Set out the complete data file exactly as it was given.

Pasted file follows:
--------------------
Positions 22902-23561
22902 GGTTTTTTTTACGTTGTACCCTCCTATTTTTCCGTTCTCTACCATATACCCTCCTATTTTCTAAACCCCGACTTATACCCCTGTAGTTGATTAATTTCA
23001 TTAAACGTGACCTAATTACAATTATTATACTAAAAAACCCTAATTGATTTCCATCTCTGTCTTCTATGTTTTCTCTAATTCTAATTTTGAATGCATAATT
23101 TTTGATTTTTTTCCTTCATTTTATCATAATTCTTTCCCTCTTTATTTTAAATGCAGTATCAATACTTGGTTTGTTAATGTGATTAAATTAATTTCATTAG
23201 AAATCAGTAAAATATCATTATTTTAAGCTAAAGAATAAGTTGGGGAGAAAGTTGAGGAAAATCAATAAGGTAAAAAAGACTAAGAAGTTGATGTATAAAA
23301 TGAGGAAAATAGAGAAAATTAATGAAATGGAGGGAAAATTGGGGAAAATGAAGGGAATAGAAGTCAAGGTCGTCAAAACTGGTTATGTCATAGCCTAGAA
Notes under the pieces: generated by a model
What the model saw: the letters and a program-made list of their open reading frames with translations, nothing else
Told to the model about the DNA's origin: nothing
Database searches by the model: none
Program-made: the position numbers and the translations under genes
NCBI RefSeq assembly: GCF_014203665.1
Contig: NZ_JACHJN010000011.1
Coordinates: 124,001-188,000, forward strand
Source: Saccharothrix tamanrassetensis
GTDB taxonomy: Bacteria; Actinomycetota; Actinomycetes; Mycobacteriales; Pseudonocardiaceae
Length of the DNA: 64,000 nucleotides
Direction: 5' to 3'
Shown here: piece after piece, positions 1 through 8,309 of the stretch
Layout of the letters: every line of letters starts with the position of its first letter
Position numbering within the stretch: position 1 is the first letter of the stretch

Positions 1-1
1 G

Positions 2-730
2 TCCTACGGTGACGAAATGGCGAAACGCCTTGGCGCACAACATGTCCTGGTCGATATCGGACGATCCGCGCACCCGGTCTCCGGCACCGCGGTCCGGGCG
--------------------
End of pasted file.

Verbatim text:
Positions 22902-23561
22902 GGTTTTTTTTACGTTGTACCCTCCTATTTTTCCGTTCTCTACCATATACCCTCCTATTTTCTAAACCCCGACTTATACCCCTGTAGTTGATTAATTTCA
23001 TTAAACGTGACCTAATTACAATTATTATACTAAAAAACCCTAATTGATTTCCATCTCTGTCTTCTATGTTTTCTCTAATTCTAATTTTGAATGCATAATT
23101 TTTGATTTTTTTCCTTCATTTTATCATAATTCTTTCCCTCTTTATTTTAAATGCAGTATCAATACTTGGTTTGTTAATGTGATTAAATTAATTTCATTAG
23201 AAATCAGTAAAATATCATTATTTTAAGCTAAAGAATAAGTTGGGGAGAAAGTTGAGGAAAATCAATAAGGTAAAAAAGACTAAGAAGTTGATGTATAAAA
23301 TGAGGAAAATAGAGAAAATTAATGAAATGGAGGGAAAATTGGGGAAAATGAAGGGAATAGAAGTCAAGGTCGTCAAAACTGGTTATGTCATAGCCTAGAA
Notes under the pieces: generated by a model
What the model saw: the letters and a program-made list of their open reading frames with translations, nothing else
Told to the model about the DNA's origin: nothing
Database searches by the model: none
Program-made: the position numbers and the translations under genes
NCBI RefSeq assembly: GCF_014203665.1
Contig: NZ_JACHJN010000011.1
Coordinates: 124,001-188,000, forward strand
Source: Saccharothrix tamanrassetensis
GTDB taxonomy: Bacteria; Actinomycetota; Actinomycetes; Mycobacteriales; Pseudonocardiaceae
Length of the DNA: 64,000 nucleotides
Direction: 5' to 3'
Shown here: piece after piece, positions 1 through 8,309 of the stretch
Layout of the letters: every line of letters starts with the position of its first letter
Position numbering within the stretch: position 1 is the first letter of the stretch

Positions 1-1
1 G

Positions 2-730
2 TCCTACGGTGACGAAATGGCGAAACGCCTTGGCGCACAACATGTCCTGGTCGATATCGGACGATCCGCGCACCCGGTCTCCGGCACCGCGGTCCGGGCG